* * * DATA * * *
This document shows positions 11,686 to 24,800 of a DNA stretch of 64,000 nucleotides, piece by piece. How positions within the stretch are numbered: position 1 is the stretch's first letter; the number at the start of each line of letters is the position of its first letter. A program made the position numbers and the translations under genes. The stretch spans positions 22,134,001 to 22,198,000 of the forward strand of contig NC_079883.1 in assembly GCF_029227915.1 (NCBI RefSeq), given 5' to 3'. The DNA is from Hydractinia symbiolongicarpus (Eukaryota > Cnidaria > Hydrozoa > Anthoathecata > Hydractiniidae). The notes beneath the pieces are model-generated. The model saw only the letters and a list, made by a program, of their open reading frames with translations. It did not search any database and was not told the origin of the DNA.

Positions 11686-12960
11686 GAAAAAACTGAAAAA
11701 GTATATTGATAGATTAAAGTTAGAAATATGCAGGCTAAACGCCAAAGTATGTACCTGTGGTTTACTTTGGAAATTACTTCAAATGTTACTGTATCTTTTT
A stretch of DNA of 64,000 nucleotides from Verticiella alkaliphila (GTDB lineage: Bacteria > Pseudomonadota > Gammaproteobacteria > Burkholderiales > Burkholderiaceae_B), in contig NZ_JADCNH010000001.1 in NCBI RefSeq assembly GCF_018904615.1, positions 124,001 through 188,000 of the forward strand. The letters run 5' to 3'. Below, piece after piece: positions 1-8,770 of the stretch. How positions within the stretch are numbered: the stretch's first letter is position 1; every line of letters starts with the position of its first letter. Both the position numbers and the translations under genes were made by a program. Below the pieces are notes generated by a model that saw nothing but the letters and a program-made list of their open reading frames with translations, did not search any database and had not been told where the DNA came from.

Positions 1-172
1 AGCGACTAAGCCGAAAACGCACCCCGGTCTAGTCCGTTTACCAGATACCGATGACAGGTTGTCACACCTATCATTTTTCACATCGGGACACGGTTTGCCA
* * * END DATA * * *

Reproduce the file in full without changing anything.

This document shows positions 11,686 to 24,800 of a DNA stretch of 64,000 nucleotides, piece by piece. How positions within the stretch are numbered: position 1 is the stretch's first letter; the number at the start of each line of letters is the position of its first letter. A program made the position numbers and the translations under genes. The stretch spans positions 22,134,001 to 22,198,000 of the forward strand of contig NC_079883.1 in assembly GCF_029227915.1 (NCBI RefSeq), given 5' to 3'. The DNA is from Hydractinia symbiolongicarpus (Eukaryota > Cnidaria > Hydrozoa > Anthoathecata > Hydractiniidae). The notes beneath the pieces are model-generated. The model saw only the letters and a list, made by a program, of their open reading frames with translations. It did not search any database and was not told the origin of the DNA.

Positions 11686-12960
11686 GAAAAAACTGAAAAA
11701 GTATATTGATAGATTAAAGTTAGAAATATGCAGGCTAAACGCCAAAGTATGTACCTGTGGTTTACTTTGGAAATTACTTCAAATGTTACTGTATCTTTTT
A stretch of DNA of 64,000 nucleotides from Verticiella alkaliphila (GTDB lineage: Bacteria > Pseudomonadota > Gammaproteobacteria > Burkholderiales > Burkholderiaceae_B), in contig NZ_JADCNH010000001.1 in NCBI RefSeq assembly GCF_018904615.1, positions 124,001 through 188,000 of the forward strand. The letters run 5' to 3'. Below, piece after piece: positions 1-8,770 of the stretch. How positions within the stretch are numbered: the stretch's first letter is position 1; every line of letters starts with the position of its first letter. Both the position numbers and the translations under genes were made by a program. Below the pieces are notes generated by a model that saw nothing but the letters and a program-made list of their open reading frames with translations, did not search any database and had not been told where the DNA came from.

Positions 1-172
1 AGCGACTAAGCCGAAAACGCACCCCGGTCTAGTCCGTTTACCAGATACCGATGACAGGTTGTCACACCTATCATTTTTCACATCGGGACACGGTTTGCCA